Erickson, A. K. (2012, November 1). Step forward: Hospital journey to Just Culture.


. Retrieved May 28, 2014, from


ANA. (n.d.). Just Culture.


. Retrieved May 29, 2014, from


Brewer, K. (n.d.). How a “Just Culture” Can Improve Safety in Health Care.

Medscape Log In

. Retrieved May 30, 2014, from


Building a Just Culture. (2014, January 8).

SKYbrary –

. Retrieved May 30, 2014, from


Colorado Firecamp – A Roadmap to a Just Culture. (n.d.).

Colorado Firecamp – A Roadmap to a Just Culture

. Retrieved May 30, 2014, from


Esarr Advisory Material/Guidance Document (EAM/GUI). (2006, March 31).


. Retrieved May 28, 2014, from .


Eurocontrol – Driving excellence in ATM performance. (n.d.).

Just culture

. Retrieved May 30, 2014, from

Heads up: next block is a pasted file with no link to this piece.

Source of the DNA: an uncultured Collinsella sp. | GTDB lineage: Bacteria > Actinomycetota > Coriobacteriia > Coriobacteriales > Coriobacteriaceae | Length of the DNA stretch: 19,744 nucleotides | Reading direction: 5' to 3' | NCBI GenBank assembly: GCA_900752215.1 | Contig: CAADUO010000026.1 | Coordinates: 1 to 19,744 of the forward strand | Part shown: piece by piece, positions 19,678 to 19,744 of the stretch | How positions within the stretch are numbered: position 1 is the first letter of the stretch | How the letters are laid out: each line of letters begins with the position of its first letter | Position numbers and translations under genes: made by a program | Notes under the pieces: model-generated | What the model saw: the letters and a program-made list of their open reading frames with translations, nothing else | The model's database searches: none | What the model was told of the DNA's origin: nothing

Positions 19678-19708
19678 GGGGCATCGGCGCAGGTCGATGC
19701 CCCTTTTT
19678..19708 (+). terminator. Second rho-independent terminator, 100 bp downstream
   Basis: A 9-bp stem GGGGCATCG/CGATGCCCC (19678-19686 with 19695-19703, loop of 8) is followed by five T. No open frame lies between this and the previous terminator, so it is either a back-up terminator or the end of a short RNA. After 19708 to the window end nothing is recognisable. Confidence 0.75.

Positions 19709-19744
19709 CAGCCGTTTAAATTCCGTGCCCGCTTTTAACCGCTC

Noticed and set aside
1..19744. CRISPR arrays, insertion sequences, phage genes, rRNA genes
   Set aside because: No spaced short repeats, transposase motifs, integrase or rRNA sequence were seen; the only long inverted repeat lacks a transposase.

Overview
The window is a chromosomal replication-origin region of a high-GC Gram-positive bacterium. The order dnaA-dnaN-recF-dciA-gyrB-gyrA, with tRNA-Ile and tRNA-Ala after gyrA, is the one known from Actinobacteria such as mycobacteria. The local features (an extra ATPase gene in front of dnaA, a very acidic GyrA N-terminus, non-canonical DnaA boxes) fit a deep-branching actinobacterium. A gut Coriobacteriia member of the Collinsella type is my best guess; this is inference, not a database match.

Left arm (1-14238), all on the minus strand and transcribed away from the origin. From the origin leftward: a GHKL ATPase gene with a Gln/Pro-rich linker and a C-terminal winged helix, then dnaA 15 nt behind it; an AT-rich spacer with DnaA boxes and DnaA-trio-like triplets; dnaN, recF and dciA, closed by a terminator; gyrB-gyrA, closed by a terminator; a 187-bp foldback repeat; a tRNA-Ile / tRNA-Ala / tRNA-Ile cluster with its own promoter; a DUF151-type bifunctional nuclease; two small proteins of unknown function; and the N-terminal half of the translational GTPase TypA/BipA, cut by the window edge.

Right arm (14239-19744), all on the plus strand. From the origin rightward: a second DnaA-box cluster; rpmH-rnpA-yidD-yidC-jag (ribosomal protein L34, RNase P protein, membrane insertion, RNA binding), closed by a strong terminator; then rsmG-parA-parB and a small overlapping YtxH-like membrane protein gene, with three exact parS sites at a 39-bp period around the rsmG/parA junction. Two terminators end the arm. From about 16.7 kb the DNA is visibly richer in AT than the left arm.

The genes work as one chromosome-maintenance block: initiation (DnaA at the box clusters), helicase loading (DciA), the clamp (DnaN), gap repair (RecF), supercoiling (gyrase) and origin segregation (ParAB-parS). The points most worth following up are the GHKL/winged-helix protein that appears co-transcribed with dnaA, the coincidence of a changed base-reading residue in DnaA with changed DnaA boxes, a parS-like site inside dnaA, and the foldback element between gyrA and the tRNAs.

Harbour, T. (n.d.). Just Environment: Command Climate, Leadership, and Error Forest Service Fire and Aviation Management: Becoming a Learning Culture.


. Retrieved May 29, 2014, from


Just Culture. (n.d.).

SKYbrary –

. Retrieved May 30, 2014, from


Just Culture Policy. (n.d.).


. Retrieved May 28, 2014, from


Marx, D. (n.d.). Patient Safety and the Just Culture .


. Retrieved May 29, 2014, from


NCBON. (n.d.). Just Culture In Nursing Regulation .


. Retrieved May 29, 2014, from


Pepe, J., & Cataldo, P. J. (2011). Log in. Manage Risk, Build a Just Culture. Retrieved August 10, 2014, from


WISE, D. (n.d.). Getting To Know Just Culture | Outcome Engenuity’s Just Culture Community.

Outcome Engenuitys Just Culture Community

. Retrieved May 30, 2014, from


Weiner, B. J., Hobgood, C., & Lewis, M. A. (2008). The meaning of justice in safety incident reporting.

Social Science & Medicine



(2), 403-413.